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Wednesday, June 20, 2007

Becoming a More Productive Writer

Like most faculty I know, I could stand to be more disciplined in my writing. There are times when I'm really productive, and stretches that I don't do anything. One tactic that has been extremely helpful (at least when I use it) has been keeping a writing log. Although I've mentioned this before, it bears repeating. Robert Boice (the acknowledged master of research on faculty productivity) did quite a few workshops on faculty productivity. He did a study where participants were put into three groups
  • The first group (the "control") continued as they normally did, and continued to write occasionally in large blocks of time (what I call "binge writing"). In a year's time, they produced an average of 17 pages of output
  • The second group wrote daily and kept log of their time spent writing and their approximate output. In a year's time, they produced an average of 64 pages of output.
  • The third group wrote daily, kept a daily log, and showed it to someone else weekly. They produced an average of 157 pages in a year!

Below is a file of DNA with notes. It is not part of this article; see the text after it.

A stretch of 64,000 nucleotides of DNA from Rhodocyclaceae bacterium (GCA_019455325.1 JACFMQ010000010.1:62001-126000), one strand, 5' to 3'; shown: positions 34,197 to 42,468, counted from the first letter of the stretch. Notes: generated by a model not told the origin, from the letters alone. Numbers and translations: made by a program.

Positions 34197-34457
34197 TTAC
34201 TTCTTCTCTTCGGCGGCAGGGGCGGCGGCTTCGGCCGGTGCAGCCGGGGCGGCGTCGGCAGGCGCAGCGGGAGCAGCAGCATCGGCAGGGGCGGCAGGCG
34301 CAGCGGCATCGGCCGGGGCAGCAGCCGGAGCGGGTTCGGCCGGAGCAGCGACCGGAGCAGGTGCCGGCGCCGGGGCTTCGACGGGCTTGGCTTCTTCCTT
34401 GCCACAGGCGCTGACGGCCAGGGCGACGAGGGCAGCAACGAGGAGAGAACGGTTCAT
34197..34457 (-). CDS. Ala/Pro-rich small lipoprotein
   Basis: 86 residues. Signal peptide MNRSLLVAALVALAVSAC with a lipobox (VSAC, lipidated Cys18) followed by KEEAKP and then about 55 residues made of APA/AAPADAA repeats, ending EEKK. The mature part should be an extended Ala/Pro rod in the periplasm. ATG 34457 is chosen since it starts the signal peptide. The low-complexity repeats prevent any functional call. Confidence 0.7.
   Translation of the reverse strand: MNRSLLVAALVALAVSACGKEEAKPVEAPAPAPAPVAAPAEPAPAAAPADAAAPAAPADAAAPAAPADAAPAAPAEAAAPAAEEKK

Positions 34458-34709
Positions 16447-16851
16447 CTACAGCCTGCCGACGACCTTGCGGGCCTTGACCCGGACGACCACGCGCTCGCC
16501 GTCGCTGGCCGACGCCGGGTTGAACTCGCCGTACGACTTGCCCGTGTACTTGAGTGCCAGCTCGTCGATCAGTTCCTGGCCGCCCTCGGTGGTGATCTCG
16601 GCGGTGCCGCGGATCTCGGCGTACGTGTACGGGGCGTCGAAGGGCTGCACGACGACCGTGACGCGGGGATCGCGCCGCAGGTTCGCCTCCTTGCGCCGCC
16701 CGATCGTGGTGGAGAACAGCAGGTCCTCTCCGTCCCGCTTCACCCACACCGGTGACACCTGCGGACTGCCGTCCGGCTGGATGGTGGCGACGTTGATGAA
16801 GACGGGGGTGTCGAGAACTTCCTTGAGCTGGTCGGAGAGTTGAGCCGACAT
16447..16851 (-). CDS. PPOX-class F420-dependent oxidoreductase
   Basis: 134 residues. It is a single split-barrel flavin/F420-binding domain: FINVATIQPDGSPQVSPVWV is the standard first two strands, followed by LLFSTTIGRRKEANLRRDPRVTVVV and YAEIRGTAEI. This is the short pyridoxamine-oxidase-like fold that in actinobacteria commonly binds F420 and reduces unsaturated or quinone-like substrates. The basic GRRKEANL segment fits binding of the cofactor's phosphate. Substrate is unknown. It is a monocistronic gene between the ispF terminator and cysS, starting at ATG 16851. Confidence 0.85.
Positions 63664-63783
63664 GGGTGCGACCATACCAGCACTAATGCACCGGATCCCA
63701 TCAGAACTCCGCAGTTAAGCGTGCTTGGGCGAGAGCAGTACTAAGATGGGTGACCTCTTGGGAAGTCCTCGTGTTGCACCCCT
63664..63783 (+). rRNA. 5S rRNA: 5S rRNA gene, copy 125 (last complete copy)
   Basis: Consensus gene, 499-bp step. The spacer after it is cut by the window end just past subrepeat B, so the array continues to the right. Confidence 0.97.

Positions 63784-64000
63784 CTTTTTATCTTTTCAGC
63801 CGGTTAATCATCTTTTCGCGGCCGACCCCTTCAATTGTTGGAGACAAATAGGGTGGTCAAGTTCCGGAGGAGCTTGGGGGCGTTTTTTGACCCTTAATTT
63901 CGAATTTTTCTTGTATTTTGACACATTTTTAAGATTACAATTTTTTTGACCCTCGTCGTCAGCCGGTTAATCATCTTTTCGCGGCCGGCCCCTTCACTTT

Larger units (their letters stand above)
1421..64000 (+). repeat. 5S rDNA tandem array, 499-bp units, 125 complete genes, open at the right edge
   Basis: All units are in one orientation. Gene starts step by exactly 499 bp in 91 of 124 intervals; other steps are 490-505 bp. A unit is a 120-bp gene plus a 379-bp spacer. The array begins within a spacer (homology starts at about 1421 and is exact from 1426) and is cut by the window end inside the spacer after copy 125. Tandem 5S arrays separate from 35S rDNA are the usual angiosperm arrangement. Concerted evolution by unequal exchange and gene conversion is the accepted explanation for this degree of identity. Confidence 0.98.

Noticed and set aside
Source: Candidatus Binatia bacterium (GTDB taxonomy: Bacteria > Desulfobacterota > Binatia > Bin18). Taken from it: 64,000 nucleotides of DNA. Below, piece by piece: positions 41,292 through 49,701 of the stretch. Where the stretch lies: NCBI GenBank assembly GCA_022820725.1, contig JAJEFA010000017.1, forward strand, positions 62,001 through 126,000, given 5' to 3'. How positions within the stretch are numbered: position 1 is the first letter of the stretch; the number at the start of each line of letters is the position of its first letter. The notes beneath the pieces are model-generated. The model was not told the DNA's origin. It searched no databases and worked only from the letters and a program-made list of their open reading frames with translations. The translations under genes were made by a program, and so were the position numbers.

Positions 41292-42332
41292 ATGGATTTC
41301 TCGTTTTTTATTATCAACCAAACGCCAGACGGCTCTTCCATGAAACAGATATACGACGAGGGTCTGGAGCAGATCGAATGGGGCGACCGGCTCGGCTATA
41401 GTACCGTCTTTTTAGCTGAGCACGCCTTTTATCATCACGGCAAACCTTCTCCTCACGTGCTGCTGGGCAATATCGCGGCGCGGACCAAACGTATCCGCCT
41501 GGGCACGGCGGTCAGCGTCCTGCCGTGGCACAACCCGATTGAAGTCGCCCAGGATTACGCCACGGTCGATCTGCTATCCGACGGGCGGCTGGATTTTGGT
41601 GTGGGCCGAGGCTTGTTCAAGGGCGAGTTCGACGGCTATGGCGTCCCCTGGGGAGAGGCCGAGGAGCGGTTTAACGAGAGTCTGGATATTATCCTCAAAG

I'm sure that there are some other issues that would effect this experiment, like self-selection. But the differences across groups are pretty striking.

So this time, to tweak things a bit, I set up a spreadsheet on Google Spreadsheets with a current student, a former student, and a regular coauthor of mine. We've all committed to record out writing time and output daily. It should be interesting--there's already been one day that I put in a half hour at 11:00 p.m. just to avoid having to show a goose egg for the day.

Ya gotta love accountability. I'll let y'all know how it turns out.

update: In case you're interested, two books by Boice that are well worth picking up are Advice For New Faculty Members (the title is misleading - I got a lot out of it even 6 years out of grad school) and Professors as Writers.


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